Written by Ruhi Bhasin | Mumbai | Published on:June 26, 2015 2:50 am

Noting the movements of a physically disabled student inside the courtroom, the Bombay High Court has directed the state government to consider his admission in the first of year MBBS course. The student was earlier denied admission under the physically handicapped quota.

“He (petitioner) has been walking with braces and having seen his physical movements in the court room, we are of the view that his disability cannot be assessed as 88 per cent. His case should be considered for admission to the first year MBBS course on the basis that his disability is between 50 per cent and 70 per cent ,” said Chief Justice Mohit Shah and Justice A K Menon.

Earlier, a special medical board set up by the state government had found the student unfit for health science courses and ineligible for a seat under the physically disabled quota as his disabilities stood at 88 per cent. While under the Medical Council of India resolution, the disability must be between 40 per cent and 70 per cent to be eligible for admission and for seeking a seat reserved for candidates with physical disability.

The HC, however, directed the state government to consider his case on the basis of his marks obtained by him in the common entrance, MH-CET, 2015, for admission to first MBBS course in a seat reserved for physically handicapped.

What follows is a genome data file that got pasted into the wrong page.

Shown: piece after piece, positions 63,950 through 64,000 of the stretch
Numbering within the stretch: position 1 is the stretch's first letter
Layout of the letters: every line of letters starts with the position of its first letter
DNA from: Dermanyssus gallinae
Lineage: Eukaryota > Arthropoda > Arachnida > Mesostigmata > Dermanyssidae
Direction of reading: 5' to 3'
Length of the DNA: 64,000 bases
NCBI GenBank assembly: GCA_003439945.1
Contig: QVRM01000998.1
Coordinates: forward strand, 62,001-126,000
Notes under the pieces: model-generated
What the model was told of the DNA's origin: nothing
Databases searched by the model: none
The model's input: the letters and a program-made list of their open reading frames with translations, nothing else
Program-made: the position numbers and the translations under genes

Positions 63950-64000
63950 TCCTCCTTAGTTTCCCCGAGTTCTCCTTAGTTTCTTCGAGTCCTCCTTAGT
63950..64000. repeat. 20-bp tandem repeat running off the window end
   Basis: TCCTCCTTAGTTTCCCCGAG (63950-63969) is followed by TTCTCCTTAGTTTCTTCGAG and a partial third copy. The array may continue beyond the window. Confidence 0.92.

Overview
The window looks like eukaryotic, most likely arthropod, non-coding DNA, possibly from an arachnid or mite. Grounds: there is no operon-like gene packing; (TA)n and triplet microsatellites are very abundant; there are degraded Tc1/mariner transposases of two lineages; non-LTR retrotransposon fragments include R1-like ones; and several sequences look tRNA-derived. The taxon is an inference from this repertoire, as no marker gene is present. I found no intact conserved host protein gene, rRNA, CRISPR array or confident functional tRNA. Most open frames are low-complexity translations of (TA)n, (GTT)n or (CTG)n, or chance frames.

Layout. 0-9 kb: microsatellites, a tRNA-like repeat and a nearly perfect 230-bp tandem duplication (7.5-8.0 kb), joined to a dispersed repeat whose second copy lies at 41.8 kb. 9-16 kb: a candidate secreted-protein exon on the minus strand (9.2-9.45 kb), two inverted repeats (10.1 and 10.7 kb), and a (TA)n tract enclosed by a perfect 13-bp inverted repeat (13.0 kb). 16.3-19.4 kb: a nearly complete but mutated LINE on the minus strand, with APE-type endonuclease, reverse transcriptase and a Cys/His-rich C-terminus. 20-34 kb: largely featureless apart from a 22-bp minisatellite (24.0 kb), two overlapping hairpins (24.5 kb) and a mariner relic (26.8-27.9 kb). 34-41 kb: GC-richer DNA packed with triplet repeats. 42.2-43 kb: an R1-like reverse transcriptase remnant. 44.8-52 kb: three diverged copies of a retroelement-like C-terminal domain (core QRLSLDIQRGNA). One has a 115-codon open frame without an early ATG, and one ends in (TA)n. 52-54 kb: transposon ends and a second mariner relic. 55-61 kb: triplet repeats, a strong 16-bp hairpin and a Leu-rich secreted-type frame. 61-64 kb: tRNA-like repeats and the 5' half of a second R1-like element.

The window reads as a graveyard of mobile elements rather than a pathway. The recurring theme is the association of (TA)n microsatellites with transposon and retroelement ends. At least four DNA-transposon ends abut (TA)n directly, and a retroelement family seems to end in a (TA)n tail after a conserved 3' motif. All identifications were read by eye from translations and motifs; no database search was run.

The student had sought admission to the first year MBBS course in the Government Medical College in a seat reserved for physically handicapped on the ground that his disability is between 50 percent and 70 percent.

He was born on March 18, 1996 and had been suffering from congenital disability involving both the lower limbs due to Bilateral Congenital Dislocation (CHD) of hip and Congenital Talipes Equinovarus (CTEV).
From 1996 to 2004, his father who is a doctor, provided him with treatment and care, including multiple surgeries and physiotherapy.

The boy underwent five surgeries on the deformities and the correction was carried out to the extent that there is no more dislocation of the hip joint.

There were, however, restrictions to the hip joint while doing physical activities of the lower limb. Pooja Thorat, the petitioner’s lawyer, informed the court that the special medical board has examined him without wearing braces. “He, infact, was wearing braces even while studying in school and was himself commuting from his residence to the school,” the lawyer had submitted.